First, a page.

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Did change in the user interface change television?

A few days ago, I posted about Wired's interview with Jon Stewart. Obviously, I found the interview interesting, because I'm still thinking about it.

At one point they talk about how some cable shows are very good, and are challenging the notion that network television is a higher quality than cable. Well, I'm a geek, so I'd have to agree with that. The few shows I regularly watch are on cable (The Daily Show, Stargate, and Battlestar Galactica).

Stewart says that people pay attention to how good a show is, not the channel number. This is where the geek in me kicks in, and I start thinking "it's all about the interface! " If you have to go through the channels sequentially and physically, with a dial, 9 seems very distant from 44.

When I was a kid, our TV had two dials: one for major networks (2-13) and one for everything else. Then came the remote control. It didn't just create the couch potato, it helped prime us for quality cable shows. I'm guessing that it wasn't the remote controlling that was important, but the number pad. Conceptually, this put all the channels right next to each other. Here in San Francisco, Comedy Central is on 63. That's just two button "clicks"; same number of steps needed to get to channel 13, a network channel. Compare that to turning the main dial to "U", and then turning the secondary dial to 63.

Just some thoughts.


you used a dial, and now have infra red, but why does it have to stop there? remote controls should be so 1990 to us by now... i hardly ever watch tv, but when i do, i normally have to go through all channels sequentially to find something suitable to watch... of course, if i spend more time with tv, i might find some "favorite" channels--i normally remember the channel to espn :) ... cable tv has descriptions for shows.. so what if I could just come to the tube and say "tv, basketball" or chess, or lamb chops, or geek (subtitute word) and then get a listing to choose from?

just as i was typing this, i decided to look up "voice operated remote" and came up with http://www.innotechsystems.com/voicefire.htm; it's not enough if I _have_ to know what _channel_ i want to go to, because the only real benefit becomes that my tv remote can be lost under the couch, and I don't have to worry any more

our user experience on the web should translate to the the other viewports that we deal with in "regular" life... i am all for going the other way around... television changing the user interface--peaople's wishes for alternative user experiences influencing the design process; tv as it is today is that old fat client, that assumes all the intelligence and allows you to browse content in a rigid predefined manner, and of course, the powers that be (who hate change) will want it to remain the same for as long as it _can_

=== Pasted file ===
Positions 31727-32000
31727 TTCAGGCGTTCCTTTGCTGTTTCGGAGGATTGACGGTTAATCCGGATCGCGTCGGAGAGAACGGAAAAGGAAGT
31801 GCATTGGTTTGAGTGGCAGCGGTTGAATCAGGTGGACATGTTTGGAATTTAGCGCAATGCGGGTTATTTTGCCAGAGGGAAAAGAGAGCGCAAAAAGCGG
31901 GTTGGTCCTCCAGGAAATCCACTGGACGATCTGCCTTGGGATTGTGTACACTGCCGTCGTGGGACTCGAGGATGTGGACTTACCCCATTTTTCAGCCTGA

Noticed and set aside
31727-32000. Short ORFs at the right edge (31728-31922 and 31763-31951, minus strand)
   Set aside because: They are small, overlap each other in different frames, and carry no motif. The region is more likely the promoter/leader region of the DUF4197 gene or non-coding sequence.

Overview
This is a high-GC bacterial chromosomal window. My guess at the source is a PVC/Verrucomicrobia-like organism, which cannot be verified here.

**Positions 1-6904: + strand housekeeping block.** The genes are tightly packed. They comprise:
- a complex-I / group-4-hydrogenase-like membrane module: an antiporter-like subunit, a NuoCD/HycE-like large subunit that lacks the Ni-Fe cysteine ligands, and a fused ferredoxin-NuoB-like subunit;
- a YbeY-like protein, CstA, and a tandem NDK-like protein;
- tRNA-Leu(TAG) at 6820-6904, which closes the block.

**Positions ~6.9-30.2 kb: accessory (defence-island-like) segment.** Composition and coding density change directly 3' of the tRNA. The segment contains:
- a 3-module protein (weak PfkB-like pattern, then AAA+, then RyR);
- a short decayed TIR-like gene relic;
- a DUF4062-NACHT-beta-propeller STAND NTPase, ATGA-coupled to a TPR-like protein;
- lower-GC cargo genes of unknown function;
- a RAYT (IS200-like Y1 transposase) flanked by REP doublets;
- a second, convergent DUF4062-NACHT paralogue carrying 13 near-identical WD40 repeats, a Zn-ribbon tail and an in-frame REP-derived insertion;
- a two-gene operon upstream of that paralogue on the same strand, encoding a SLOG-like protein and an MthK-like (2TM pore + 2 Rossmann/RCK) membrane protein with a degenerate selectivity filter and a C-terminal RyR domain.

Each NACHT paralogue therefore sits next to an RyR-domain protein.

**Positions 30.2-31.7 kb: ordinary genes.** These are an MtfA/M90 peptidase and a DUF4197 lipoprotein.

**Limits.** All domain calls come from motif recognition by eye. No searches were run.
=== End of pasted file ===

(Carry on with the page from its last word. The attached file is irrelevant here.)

I really hate how the "Station Identification" symbols seems to be taking more and more real estate of the screen, even to the point of having animation along the bottom touting new shows.

In the beginning, it wasn't too bad since the symbols would appear and then fade out, but they seem to be staying longer and longer, and in some cases, I don't think they ever go away.

Originally, Station Identification was something that was enforced by the FCC, making sure that stations did it(tv once an hour). But technology has given way to chroma keying in the station identification on a continual basis.

I hate the continual watermark attacting my attention away from the plot. Oh, it's to protect against piracy they say, so that the shows can't be re-broadcast on another channel. Well, for the most part, the average user is just watching the show with maybe timeshifting it with a DVR, not passing it on to friends. They stations have just decided to exploit the technology to keep the ever present identification in the user's face, Branding Branding Branding... Argh!

We shrug our shoulders and keep our eyes glued to the tube, accepting the change grudingly because we don't want to miss the latest episode of our favorite series.

It's time for the FCC to regulate the opposite of the station identification, sure keep the once an hour, but limit how long they can display it.

Or just pick up a nice book, That interface remains fairly constant.